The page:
Abbott and Marohasy, 2018 While general circulation models are used by meteorological agencies around the world for rainfall forecasting, they do not generally perform well at forecasting medium-term rainfall, despite substantial efforts to enhance performance over many years. These are the same models used by the Intergovernmental Panel on Climate Change (IPCC) to forecast climate change over decades. Though recent studies suggest ANNs [artificial neural networks] have considerable application here, including to evaluate natural versus climate change over millennia, and also to better understand equilibrium climate sensitivity.
Luo et al., 2018 Over the recent three decades sea surface temperate (SST) in the eastern equatorial Pacific has decreased, which helps reduce the rate of global warming. However, most CMIP5 model simulations with historical radiative forcing do not reproduce this Pacific La Niña-like cooling. Based on the assumption of “perfect” models, previous studies have suggested that errors in simulated internal climate variations and/or external radiative forcing may cause the discrepancy between the multi-model simulations and the observation…. Based on the total 126 realizations of the 38 CMIP5 model Historical simulations, the results show that none of the 126 model historical realizations reproduce the intensity of the observed eastern Pacific cooling (Fig. 1d) and only one simulation produces a weak cooling (−0.007 °C per decade).
Ding et al., 2018 [W]e find that there was a warming hiatus/slowdown since 2005 at Ny-Ålesund. Additionally, the variation of air temperature lags by 8–9 years, which implies that the warming hiatus probably exists in the Arctic but lags behind, globally. This phenomenon is not an isolated instance, An et al.  reported that the warming rate above 4000 m of the Tibetan Plateau has been slowing since the mid-2000s. In the Antarctic Peninsula, the slowdown of the increasing temperature trend was also found after 1998/1999, however, the reason is attributed to local phenomena, such as the deepening of Amundsen Sea Low and not due to the global hiatus [Turner et al., 2016]. … From the correlation analysis, we found Ny-Ålesund could represent most Arctic areas, especially the Atlantic-Arctic sector. … Especially air temperature, the record of Ny-Ålesund can capture the variation of surface temperature over most of [the] Arctic. … The oscillations of atmospheric dynamic systems, the methods of energy transport from low to high latitudes, and feedback mechanisms of the Arctic on climate change may contribute to the warming hiatus. … [C]limate changes in polar areas remain difficult to predict, which indicates that the underlying mechanisms of polar amplification remain uncertain and debatable.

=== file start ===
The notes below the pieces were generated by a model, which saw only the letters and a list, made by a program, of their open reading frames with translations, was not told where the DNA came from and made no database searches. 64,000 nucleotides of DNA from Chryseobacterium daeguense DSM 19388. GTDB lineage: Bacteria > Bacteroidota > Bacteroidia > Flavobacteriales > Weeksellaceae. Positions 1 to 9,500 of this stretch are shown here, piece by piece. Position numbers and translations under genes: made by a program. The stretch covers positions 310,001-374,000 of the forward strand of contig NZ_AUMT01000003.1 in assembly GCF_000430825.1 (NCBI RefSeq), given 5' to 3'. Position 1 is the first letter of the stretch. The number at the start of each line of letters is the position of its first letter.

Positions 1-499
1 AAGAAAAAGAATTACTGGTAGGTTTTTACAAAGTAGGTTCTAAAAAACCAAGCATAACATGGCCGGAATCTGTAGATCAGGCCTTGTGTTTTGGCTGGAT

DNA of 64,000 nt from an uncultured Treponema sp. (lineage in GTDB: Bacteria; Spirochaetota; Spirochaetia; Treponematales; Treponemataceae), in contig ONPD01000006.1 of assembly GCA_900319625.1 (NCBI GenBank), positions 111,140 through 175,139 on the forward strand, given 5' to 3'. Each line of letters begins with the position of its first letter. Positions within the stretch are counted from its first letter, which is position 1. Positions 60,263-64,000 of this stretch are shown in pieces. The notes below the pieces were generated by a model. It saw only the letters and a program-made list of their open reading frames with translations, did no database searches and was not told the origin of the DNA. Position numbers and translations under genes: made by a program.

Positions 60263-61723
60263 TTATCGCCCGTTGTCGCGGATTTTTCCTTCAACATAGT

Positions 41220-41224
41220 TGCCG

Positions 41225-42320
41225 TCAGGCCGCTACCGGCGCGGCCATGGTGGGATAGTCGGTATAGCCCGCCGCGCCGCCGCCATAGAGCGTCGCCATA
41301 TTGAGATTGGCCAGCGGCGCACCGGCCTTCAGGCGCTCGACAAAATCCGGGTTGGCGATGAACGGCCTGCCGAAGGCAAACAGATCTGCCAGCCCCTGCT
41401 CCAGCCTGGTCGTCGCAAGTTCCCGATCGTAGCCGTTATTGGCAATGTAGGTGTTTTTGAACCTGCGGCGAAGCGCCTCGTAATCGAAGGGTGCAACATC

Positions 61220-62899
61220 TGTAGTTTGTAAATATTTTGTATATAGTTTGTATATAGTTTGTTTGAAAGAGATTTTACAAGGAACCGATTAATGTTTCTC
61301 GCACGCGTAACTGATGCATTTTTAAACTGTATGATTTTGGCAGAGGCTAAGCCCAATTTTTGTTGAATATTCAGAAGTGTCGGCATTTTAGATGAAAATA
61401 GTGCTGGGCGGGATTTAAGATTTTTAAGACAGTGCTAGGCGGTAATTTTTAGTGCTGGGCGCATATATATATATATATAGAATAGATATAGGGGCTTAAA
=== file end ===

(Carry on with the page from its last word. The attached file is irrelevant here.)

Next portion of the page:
Lacour et al., 2018 The representation of clouds over Greenland is a central concern for the models because clouds impact ice-sheet surface melt. We find that over Greenland, most of the models have insufficient cloud cover during summer. In addition, all models create too few non-opaque liquid containing clouds optically thin enough to let direct solar radiation reach the surface (-1% to -3.5% at the ground level). Some models create too few opaque clouds. In most climate models, the cloud properties biases identified over all Greenland also apply at Summit proving the value of the ground observatory in model evaluation. … At Summit, climate models underestimate cloud radiative effect (CRE) at the surface, especially in summer. The primary driver of the summer CRE biases compared to observations is the underestimation of the cloud cover in summer (-46% to -21%), which leads to an underestimated longwave radiative warming effect (CRELW = -35.7 W m-2 to -13.6 W m-2 compared to the ground observations) and an underestimated shortwave cooling effect (CRESW = +1.5 W m-2 to +10.5 W m-2 compared to the ground observations). Overall, the simulated [modeled] clouds do not radiatively warm the surface as much as observed. … Of particular importance, clouds can trigger surface melt over a large portion of the Greenland Ice Sheet (Bennartz et al. 2013; Solomon et al. 2017). Greenland surface melting increases non-linearly with increasing temperatures due to positive feedbacks between cloud microphysics, surface melting and surface albedo (Fettweis et al. 2013) and modulates the ice sheet mass balance (Van Tricht et al. 2016; Hofer et al. 2017). … Every model included in this study underestimates the net cloud radiative surface warming in summer. … [O]nly few general circulation models are able to represent the surface of the Greenland ice sheet (Cullather et al. 2014). … Since the overall cloud radiative warming is underestimated in the models, we may expect an underestimate of Greenland surface melting. However, misrepresentation of clouds is not the only contributor to biases in the modeled surface melting.